I think that in order to continue to encourage engagement it is important to respond to all comments and to allow users as much freedom on library social networking sites as possible only moderating comments and posts that pose legal issues.

Cahill, K. (2011). Going social at Vancouver Public Library: what the virtual branch did next. Program: Electronic Library and Information Systems, 45(3), 259 – 278.
Fleet, David. (2009). Social media policies: An introduction. [ebook] Retrieved from:

Twitter and Libraries

I am a woman of many words, verbose could be my middle name, so what could a microblogging site like Twitter which only allows me 140 characters have to offer me. Quite a lot actually and I am surprised. After blogging about a frustrating start I have been using Twitter sporatically thought this semester.
Some of my achievements:
  • I have composed over 80 tweets
  • I am following 48 people and being followed by 22
  • I have been retweeted at least three times
  • I won a book with a competition from Get reading
  • I followed a chapter of Pride and Prejudice achieved in tweets via the characters via Story Monkey
  • I have promoted my library
  • I have played around with attaching photos to my tweets and using the tag #ediblebooks
  • I am beginning to become aware of how important hashtags are to having tweets searchable and found by others.  I am looking for popular hashtags in my areas of interest that I can use such as #mustread; #bookreview; and #handmade.
I have been surprised by the versatility the Twitter has for libraries.
  • It can link to any URL. For example Parramatta Library linked to a pin on Pinterest of an image on an author talk.
  • Tweets can be linked to Facebook status updates.
  • Libraries can offer reference and answer library questions through Twitter. Arizona State Library  has students asking the library where to find certain resources, asking for directions, and answering student feed back.  
  • As with most social networking sites it is great for promotion.  Eastern Regional Libraries promotes books, events, author talks and resources 

Friday, October 5, 2012

Policy concerns and Social Networking sites

Image used and remixed with creative common rights from Mark Smiciklas

For this task I have read a few articles to look at the policy concerns of 'privacy, disclosure of personal information and online safely using Social Networking Sites (SNSs)' and 'information access for all and adequate bandwidth/connectivity and the digital divide', particularly with SNSs.

Because social networks have a reputation of being fun users are not aware of how these sites can be potentially unsafe. It is suggested that with an increase in the use of social networking there has been a corresponding rise in online fraud and crime (James, 2010, p.1). This are not just online crimes such as identity theft, but in the physical world such as thieves finding out when you are not home via Twitter. (James 2010 p.1)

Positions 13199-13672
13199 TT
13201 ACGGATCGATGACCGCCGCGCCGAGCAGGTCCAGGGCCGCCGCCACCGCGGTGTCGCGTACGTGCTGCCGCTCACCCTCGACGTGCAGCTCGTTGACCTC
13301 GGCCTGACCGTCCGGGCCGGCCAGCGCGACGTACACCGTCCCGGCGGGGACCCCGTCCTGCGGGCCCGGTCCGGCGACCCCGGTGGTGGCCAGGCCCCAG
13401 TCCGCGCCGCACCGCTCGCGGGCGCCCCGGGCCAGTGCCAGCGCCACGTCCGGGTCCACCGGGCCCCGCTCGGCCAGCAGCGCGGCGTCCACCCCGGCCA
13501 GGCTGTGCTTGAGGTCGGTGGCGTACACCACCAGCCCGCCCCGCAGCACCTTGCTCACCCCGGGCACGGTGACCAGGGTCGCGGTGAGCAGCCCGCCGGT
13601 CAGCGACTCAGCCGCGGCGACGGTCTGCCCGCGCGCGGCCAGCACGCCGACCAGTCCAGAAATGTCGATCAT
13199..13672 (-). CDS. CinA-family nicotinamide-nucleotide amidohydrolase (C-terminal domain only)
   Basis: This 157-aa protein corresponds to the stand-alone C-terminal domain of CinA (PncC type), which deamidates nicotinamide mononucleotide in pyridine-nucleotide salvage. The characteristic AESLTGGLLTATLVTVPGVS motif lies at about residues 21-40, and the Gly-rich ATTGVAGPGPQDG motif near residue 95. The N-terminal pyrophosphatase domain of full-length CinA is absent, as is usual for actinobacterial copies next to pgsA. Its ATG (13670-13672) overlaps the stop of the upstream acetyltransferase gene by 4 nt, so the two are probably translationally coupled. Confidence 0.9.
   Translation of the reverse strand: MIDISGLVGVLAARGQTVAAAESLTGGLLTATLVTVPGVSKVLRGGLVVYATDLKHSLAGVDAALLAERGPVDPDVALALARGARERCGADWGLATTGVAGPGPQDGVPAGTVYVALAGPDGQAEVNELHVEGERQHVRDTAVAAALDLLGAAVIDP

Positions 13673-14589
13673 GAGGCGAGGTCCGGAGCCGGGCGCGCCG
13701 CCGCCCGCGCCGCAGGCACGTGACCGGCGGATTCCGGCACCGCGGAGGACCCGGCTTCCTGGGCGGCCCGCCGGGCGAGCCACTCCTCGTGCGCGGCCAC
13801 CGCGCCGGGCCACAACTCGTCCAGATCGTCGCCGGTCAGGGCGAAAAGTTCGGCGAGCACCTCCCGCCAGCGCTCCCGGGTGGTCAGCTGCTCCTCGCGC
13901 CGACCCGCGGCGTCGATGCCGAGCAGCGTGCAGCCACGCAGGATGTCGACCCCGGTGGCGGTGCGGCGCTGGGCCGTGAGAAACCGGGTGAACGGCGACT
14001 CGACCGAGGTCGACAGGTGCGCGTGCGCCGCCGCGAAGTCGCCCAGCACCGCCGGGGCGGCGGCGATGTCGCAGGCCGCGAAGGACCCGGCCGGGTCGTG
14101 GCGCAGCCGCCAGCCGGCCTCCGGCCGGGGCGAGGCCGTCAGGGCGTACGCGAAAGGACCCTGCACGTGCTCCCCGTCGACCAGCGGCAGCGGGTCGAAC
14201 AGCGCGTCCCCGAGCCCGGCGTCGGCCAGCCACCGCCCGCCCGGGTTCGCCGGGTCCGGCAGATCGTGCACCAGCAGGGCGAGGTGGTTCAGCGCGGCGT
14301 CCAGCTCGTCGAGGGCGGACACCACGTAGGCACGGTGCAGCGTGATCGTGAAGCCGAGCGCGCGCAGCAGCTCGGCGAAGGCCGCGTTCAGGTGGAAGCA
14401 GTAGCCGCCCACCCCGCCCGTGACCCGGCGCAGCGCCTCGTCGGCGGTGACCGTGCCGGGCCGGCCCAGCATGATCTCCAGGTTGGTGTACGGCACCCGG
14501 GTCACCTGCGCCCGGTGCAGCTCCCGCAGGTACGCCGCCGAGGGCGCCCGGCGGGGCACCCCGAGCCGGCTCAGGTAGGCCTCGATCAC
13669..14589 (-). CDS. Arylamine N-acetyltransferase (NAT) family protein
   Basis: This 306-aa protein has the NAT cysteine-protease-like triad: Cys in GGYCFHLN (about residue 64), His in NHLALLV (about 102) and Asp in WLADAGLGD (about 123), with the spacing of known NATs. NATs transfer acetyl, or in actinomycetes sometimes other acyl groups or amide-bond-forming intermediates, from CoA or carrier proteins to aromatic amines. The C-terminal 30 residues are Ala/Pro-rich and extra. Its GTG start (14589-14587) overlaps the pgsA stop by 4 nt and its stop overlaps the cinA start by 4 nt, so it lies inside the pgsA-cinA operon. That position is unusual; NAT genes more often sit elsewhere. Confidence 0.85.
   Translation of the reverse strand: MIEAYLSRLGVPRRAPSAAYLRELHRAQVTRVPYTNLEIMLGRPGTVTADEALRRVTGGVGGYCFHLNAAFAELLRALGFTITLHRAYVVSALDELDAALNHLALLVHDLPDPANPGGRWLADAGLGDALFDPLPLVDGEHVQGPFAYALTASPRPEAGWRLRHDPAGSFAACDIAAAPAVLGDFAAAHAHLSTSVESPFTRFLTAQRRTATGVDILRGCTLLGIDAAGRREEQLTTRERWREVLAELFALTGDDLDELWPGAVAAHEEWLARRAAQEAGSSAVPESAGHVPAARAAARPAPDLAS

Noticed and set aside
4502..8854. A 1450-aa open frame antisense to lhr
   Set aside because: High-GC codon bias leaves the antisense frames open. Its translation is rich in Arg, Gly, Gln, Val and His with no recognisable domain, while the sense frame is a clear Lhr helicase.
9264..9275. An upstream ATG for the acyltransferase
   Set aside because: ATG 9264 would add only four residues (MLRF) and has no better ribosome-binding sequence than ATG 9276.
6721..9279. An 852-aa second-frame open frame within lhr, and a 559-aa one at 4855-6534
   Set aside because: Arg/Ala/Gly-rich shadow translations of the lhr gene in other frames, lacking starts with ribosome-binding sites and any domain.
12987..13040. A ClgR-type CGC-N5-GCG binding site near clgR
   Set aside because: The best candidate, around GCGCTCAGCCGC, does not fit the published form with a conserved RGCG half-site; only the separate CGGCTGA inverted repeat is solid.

Web 2.0 technologies are set up to encourage networking and collaboration and involves a high level of trust (McAfee, 2010 para.6). And this can be misplaced. Most people are on multiple SNSs, cross promoting their different accounts, not realizing how much information can be leaked, little bits of information when gathered into a whole can provide a lot of information. Users can share personal information and opinions, which can go viral (James, 2010, p.3). This information needs to be protected or people can use it to damage reputations or for identity theft (James, 2010, p.9)
It is important that library policies identify at risk behaviours on SNSs and make commitments to user education.

Libraries, particularly public libraries, have an ethos of information access for all, and in reducing barriers of the digital divide. Many patrons are now using library PCs for social networking. These sites use more bandwidth than static websites and are often used for communication and entertainment. They are competing with traditional library patrons using it for education, interacting with government and applying for work (Bertot, 2009, para.40). Not allowing social networking on library PC would deprive patrons of their main source of communication and entertainment (Bertot, 2009 para.46). Also, SNS have penetrated so much into our society that patrons can use SNSs to interact with governments agencies, to subscribe to news, and for most of their communication needs. To deprive then of this would then only increase the digital divide. Library policies should then confirm the growing importance that social networking has to being a digital citizen.


Bertot, J. C., Jaeger, P. T., McClure, C. R., Wright, C. B., & Jensen, E. (2009). Public libraries and the Internet 2008-2009: Issues, implications, and challenges. First Monday, 14(11). Available

James, M.L. (2010). Cyber Crime 2.0 versus the Twittering classes. Parliament of Australia, Department of Parliamentary Services, Parliamentary Library Information, analysis and advice for the Parliament. Retrieved from

McAfee (2010). Submission number 10: Response to the Parliament of Australia House of Representatives Re: Inquiry into Cyber Crime . Retrieved from

Experiences with Flickr

I joined Flickr for this social networking course and joined the class group. I immediately uploads some photos of some of my creations, cakes and owl related crafts as I found the site to have a 'show and tell' feel to it.. I found some friends and added them as contacts because I wanted to show off my photos. I played with the popular tag searches and found some interesting photos! I explored the site and really enjoyed the world map and the geotagging items. I image that this could be a good resource for education especially it image are of landmarks of the area.